Taking over from her is current board member Laura Chambers, who will now be CEO for the rest of the year.
Mitchell Baker, CEO of Mozilla Corporation, is stepping down after nearly four years in the role. She has worked at the company that manages the open-source browser Firefox for 25 years.
In an announcement on the company website yesterday (8 February), Baker said that “after much thoughtful consideration” she has decided to take up role of executive chair at Mozilla, one that she has held “with great passion” before.
“During my 25 years at Mozilla, I’ve worn many hats, and this move is driven by a desire to streamline our focus and leadership for the challenges ahead,” Baker said.
“I’ve been leading the Mozilla business through a transformative period, while also overseeing Mozilla’s broader mission. It’s become evident that both endeavours need dedicated full-time leadership.”
Replacing her is current board member Laura Chambers, who will now be CEO for the rest of the year. Chambers has been on the Mozilla board for three years and has previously held various executive positions at Airbnb, PayPal, eBay and most recently, as CEO of Willow Innovations.
“Her focus will be on delivering successful products that advance our mission and building platforms that accelerate momentum,” Baker went on.
“Laura and I will be working closely together throughout February to ensure a seamless transition, and in my role as executive chair I’ll continue to provide advice and engage in areas that touch on our unique history and Mozilla characteristics.”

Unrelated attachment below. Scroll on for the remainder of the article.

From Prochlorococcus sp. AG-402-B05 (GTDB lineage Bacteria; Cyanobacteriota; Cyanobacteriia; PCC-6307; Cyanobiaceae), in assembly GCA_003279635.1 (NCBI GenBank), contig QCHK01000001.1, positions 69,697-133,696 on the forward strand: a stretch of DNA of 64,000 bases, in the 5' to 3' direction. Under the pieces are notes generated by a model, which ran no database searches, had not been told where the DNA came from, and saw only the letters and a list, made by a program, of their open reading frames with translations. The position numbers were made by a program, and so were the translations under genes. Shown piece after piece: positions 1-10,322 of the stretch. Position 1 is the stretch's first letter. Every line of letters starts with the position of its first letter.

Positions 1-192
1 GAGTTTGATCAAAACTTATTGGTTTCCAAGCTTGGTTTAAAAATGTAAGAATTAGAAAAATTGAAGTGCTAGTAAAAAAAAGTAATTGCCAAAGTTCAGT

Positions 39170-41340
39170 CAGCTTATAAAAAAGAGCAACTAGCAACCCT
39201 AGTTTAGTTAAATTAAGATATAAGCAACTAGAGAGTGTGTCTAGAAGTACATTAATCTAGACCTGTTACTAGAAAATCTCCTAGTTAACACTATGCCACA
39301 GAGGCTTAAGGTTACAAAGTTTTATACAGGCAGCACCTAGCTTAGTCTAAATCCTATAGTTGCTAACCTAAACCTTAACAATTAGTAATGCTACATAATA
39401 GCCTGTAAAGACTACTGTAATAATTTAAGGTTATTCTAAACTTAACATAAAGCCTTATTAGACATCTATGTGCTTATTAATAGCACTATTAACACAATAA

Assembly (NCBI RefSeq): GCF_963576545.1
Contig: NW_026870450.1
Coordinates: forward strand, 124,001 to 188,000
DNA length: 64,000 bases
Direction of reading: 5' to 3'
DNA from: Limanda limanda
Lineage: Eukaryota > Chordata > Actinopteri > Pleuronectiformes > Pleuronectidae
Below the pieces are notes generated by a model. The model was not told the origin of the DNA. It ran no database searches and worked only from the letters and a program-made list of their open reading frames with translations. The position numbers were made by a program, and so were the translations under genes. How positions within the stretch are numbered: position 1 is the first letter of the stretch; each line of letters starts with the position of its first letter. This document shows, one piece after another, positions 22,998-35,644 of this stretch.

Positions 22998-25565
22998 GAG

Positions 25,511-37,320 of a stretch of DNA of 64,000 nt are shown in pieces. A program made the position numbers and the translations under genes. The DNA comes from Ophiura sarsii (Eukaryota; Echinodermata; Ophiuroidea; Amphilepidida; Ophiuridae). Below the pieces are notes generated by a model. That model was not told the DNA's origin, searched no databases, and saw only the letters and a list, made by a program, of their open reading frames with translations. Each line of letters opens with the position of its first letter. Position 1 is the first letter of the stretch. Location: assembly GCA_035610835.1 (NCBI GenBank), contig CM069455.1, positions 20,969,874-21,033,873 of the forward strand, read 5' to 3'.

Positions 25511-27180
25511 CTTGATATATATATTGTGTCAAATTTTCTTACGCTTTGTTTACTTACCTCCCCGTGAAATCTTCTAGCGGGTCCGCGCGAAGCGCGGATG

According to Baker, Chambers has two important goals ahead of her. First, to “refine” the company’s vision and align the corporate and product strategy behind it. And second, to double down on core Mozilla products such as Firefox.
First released nearly two decades ago, Firefox is a free and open-source web browser developed by Mozilla. Once one of the most popular browsers on the internet and the only rival to the erstwhile dominant Internet Explorer, Firefox declined in popularity after the release of Chrome.
Today, it is the fourth most popular web browser for desktops, after Google Chrome (which leads the rest by a considerable margin), Microsoft Edge and Apple Safari.
“We’re at a critical juncture where public trust in institutions, governments and the fabric of the internet has reached unprecedented lows. There’s a tectonic shift underway as everyone battles to own the future of AI,” Baker said.
“It is Mozilla’s opportunity and imperative to forge a better future. I’m excited about Laura’s day-to-day involvement and the chance for Mozilla to achieve more. Our power lies in the collective effort of people contributing to something better and I’m eager for Mozilla to meet the needs of this era more fully.”